From The Inbox

Strict rules among tour pros differ from our casual play

Christina Kim did the right thing in a recent LPGA incident, but recreational players need flexibility in the rules. In fact, one reader says that's a gimme

With respect to the whistleblower "controversy," I believe that Christina Kim did exactly what she should have done (“Don’t blame Kim for playing by rules,” Nov. 4). She was considerate and professional. Everyone in Kim’s profession on the LPGA has to know the rules, limits and/or regulations regarding their performance.

Having said that, I don't think that the Rules of Golf need to be absolute, or apply equally to everyone at all times. Golf is hard. The goal of executing a good golf shot (and the intermittent reinforcement of doing so) is what keeps us all coming back for more.

"Lift, clean and place" is one example of accommodating the circumstances and making allowances to the rules to enhance play. Different tee boxes is another example.

As a weekend warrior, I find that consistency is, of course, a challenge. Not everyone has the time or money to practice or play every day, or even several times a week. My buddies and I agree that we want to have fun. We typically don’t play for money, and no one's job is on the line. "What club are you hitting?" or "Give yourself a decent lie" or "I'll give you that one; pick it up" are standard for us. We know those concessions aren't within the Rules of Golf, but we're out to have fun, keep things moving and try to improve our skills. Why make it harder than it is already? Helping one another also enhances the camaraderie of the activity.

In competitive, sponsored or sanctioned tournament play, however, in which everyone is working to make a living, or improve standing, win a trophy or make it to the "big leagues," the official rules do matter: etched in stone, the same for everyone. Calling out competitors for (knowingly or unknowingly) breaking them ensures the integrity of the competition and validates the outcome for everyone.

Of course, purists will hammer me for this perspective, but I suspect that many of the non-professional hobbyists among us have a similar view.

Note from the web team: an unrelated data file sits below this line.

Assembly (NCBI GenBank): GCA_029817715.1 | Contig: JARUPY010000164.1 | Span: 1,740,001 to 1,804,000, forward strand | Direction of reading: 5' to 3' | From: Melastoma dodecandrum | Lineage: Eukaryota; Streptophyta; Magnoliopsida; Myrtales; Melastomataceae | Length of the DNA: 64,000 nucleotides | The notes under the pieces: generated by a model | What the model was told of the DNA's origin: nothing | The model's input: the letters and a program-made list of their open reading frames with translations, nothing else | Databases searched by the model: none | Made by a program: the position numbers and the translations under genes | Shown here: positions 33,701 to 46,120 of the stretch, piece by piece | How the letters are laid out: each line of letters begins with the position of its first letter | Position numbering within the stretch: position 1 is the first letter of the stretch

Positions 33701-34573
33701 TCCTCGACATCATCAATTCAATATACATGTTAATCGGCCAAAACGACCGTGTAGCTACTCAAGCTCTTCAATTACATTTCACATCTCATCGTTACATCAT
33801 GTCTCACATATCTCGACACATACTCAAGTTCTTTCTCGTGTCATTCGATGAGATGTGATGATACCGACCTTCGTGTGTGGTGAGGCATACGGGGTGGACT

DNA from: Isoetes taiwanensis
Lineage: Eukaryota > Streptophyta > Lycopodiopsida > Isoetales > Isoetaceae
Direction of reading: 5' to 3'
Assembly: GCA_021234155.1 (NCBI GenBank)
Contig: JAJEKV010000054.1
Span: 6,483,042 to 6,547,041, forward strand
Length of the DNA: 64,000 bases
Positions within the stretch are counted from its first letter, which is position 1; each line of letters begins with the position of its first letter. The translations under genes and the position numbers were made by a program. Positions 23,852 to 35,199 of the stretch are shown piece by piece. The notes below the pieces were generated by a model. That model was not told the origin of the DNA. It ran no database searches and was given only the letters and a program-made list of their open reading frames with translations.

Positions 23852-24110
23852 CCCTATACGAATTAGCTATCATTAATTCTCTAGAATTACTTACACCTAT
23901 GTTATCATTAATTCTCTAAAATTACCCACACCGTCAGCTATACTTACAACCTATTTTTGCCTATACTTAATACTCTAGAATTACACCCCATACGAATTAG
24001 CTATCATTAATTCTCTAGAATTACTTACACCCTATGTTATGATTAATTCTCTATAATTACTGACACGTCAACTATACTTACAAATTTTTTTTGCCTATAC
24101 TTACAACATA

Kudos to Kim for her actions, and also for her public-service announcement on social media reminding her fellow competitors to know the rules of their profession.

Ron Friedland
Broomfield, Colo.

Controversy? What controversy? Kim was right
Gary Van Sickle is dead on regarding the rules, especially that one (“Don’t blame Kim for playing by rules,” Nov. 4).

Anyone who has played competitive golf, even a local handicap event, knows that you can’t club or aid a fellow competitor in any way. The overriding principle? It protects the rest of the field from being disadvantaged. That a caddie and a player didn’t know it, or thought it so minor that they could ignore it, is mind-bending.

Franky, I think a lot of people under the age of 30 rely so much on their smartphones for directions that they get lost pretty easily. If I were Christina Kim, I would have read them the riot act for not knowing their jobs.

That’s no controversy. That’s just plain dumb.

Mark McAdams
Wilmette, Ill.

1st-time writer seeks to douse ‘dumpster fire’
I’ve never responded to an article before, and I’m a 71-year-old lifelong duffer who is also a lifelong Cleveland Browns fan, so I know pain. But Gary Van Sickle’s article surely hit home (“Don’t blame Kim for playing by rules,” Nov. 4).

Apparently, taking responsibility in our society has vanished. Our politically explosive situation has added gasoline to this dumpster fire.

I’m living in a 55-plus retirement community with an overpriced executive course. There are money games on virtually every day of the week. The games also bring with them arguments about known and unknown cheating. I don’t think it will ever change, but thanks for your article.

Christina Kim has endured a lot in her short time on the LPGA tour, and she doesn’t deserve the crap she’s getting over this.

Keep telling it like it is.

Michael Dubrosky
North Fort Myers, Fla.

A bit of gamesmanship
Do you really believe that the TV announcers know what club a player is hitting and his/her playing partners don’t? (“Don’t blame Kim for playing by rules,” Nov. 4).

Don’t underestimate tour caddies. They’ve been around golf and golf clubs long enough and can tell an 8-iron from a 9-iron just by the look.

As for me, I’ll gladly tell my opponent what I’m hitting. He doesn’t know that my club selection has factored in the fat, thin or off-center hit.

Charlie Jurgonis
Fairfax, Va.

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